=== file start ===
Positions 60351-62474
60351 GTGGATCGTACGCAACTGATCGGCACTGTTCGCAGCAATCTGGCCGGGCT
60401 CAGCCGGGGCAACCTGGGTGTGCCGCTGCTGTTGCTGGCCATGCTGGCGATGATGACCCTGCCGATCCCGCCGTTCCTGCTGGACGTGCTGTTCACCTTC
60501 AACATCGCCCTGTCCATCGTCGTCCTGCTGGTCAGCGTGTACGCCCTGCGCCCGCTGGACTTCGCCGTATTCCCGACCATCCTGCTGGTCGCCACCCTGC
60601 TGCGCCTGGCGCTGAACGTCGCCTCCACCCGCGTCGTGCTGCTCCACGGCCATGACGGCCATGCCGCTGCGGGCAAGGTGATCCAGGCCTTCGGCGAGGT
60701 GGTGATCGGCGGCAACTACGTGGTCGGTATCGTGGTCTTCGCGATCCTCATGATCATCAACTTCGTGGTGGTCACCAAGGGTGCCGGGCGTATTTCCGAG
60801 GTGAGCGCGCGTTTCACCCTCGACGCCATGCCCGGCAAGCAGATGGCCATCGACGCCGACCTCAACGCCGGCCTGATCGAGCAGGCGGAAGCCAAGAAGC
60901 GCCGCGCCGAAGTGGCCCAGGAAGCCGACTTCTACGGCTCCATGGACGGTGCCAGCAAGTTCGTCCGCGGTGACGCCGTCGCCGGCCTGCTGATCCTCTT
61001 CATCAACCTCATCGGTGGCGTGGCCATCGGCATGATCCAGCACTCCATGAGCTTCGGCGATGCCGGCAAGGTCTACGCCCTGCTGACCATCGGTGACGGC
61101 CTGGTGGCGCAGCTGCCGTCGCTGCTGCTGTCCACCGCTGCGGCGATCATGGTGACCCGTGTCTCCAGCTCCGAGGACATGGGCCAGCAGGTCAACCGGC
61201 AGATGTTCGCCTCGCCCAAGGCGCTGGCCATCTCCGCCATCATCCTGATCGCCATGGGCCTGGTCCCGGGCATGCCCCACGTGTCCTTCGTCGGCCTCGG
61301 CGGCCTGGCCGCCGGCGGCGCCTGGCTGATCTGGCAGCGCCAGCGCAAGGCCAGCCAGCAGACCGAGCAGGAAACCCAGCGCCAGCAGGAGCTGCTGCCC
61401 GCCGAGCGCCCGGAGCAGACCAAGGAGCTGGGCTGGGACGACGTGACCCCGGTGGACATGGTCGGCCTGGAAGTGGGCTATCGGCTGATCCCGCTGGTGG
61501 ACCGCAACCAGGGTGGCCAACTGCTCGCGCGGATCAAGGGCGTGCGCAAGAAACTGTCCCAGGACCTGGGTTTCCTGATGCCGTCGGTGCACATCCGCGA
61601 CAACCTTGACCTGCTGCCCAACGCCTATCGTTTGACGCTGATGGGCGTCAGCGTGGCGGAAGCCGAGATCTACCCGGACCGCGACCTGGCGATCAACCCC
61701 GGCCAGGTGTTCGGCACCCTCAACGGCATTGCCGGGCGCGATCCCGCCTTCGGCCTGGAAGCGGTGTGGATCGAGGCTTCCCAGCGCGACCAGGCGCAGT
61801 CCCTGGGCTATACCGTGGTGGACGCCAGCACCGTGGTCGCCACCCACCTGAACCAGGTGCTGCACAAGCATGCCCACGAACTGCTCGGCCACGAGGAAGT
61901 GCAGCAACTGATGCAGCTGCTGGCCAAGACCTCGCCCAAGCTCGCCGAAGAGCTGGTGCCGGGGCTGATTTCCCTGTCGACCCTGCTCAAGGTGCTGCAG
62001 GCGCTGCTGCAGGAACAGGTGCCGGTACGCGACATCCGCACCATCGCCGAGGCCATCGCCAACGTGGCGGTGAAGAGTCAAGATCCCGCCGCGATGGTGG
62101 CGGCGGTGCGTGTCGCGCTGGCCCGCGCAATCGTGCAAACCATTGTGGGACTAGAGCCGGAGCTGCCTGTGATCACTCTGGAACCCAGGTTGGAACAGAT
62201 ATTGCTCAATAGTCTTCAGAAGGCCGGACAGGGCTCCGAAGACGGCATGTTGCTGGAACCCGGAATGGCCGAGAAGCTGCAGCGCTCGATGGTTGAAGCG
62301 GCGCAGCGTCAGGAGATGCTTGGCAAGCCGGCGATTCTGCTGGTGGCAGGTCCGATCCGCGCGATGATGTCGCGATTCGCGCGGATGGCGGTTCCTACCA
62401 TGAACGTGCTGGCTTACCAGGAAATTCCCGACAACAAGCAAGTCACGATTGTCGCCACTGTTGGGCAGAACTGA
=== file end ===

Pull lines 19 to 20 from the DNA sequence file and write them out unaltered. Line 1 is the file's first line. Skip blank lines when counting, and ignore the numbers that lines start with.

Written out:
62001 GCGCTGCTGCAGGAACAGGTGCCGGTACGCGACATCCGCACCATCGCCGAGGCCATCGCCAACGTGGCGGTGAAGAGTCAAGATCCCGCCGCGATGGTGG
62101 CGGCGGTGCGTGTCGCGCTGGCCCGCGCAATCGTGCAAACCATTGTGGGACTAGAGCCGGAGCTGCCTGTGATCACTCTGGAACCCAGGTTGGAACAGAT